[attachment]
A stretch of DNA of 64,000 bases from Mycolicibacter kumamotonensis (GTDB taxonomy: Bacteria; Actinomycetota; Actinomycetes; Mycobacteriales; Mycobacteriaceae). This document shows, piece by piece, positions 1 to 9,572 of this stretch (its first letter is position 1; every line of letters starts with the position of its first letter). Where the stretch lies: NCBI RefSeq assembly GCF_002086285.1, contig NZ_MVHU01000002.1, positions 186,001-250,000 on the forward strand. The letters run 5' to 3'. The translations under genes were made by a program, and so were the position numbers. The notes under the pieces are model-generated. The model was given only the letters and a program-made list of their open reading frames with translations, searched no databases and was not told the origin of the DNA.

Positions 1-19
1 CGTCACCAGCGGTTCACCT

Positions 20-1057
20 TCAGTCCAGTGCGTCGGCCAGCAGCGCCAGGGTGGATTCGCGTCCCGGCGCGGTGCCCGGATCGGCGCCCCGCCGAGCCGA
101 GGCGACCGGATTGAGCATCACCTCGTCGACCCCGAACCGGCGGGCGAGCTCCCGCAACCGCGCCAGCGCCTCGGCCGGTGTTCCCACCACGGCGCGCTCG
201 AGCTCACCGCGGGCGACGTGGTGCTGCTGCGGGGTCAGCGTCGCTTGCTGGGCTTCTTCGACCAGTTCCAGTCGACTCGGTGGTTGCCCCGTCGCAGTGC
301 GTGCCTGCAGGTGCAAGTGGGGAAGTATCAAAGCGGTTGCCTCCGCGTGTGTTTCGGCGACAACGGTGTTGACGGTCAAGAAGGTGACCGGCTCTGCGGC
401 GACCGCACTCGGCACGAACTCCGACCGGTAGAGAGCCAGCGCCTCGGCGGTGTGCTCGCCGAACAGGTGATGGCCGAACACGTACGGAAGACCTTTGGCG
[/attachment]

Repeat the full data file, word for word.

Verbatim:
A stretch of DNA of 64,000 bases from Mycolicibacter kumamotonensis (GTDB taxonomy: Bacteria; Actinomycetota; Actinomycetes; Mycobacteriales; Mycobacteriaceae). This document shows, piece by piece, positions 1 to 9,572 of this stretch (its first letter is position 1; every line of letters starts with the position of its first letter). Where the stretch lies: NCBI RefSeq assembly GCF_002086285.1, contig NZ_MVHU01000002.1, positions 186,001-250,000 on the forward strand. The letters run 5' to 3'. The translations under genes were made by a program, and so were the position numbers. The notes under the pieces are model-generated. The model was given only the letters and a program-made list of their open reading frames with translations, searched no databases and was not told the origin of the DNA.

Positions 1-19
1 CGTCACCAGCGGTTCACCT

Positions 20-1057
20 TCAGTCCAGTGCGTCGGCCAGCAGCGCCAGGGTGGATTCGCGTCCCGGCGCGGTGCCCGGATCGGCGCCCCGCCGAGCCGA
101 GGCGACCGGATTGAGCATCACCTCGTCGACCCCGAACCGGCGGGCGAGCTCCCGCAACCGCGCCAGCGCCTCGGCCGGTGTTCCCACCACGGCGCGCTCG
201 AGCTCACCGCGGGCGACGTGGTGCTGCTGCGGGGTCAGCGTCGCTTGCTGGGCTTCTTCGACCAGTTCCAGTCGACTCGGTGGTTGCCCCGTCGCAGTGC
301 GTGCCTGCAGGTGCAAGTGGGGAAGTATCAAAGCGGTTGCCTCCGCGTGTGTTTCGGCGACAACGGTGTTGACGGTCAAGAAGGTGACCGGCTCTGCGGC
401 GACCGCACTCGGCACGAACTCCGACCGGTAGAGAGCCAGCGCCTCGGCGGTGTGCTCGCCGAACAGGTGATGGCCGAACACGTACGGAAGACCTTTGGCG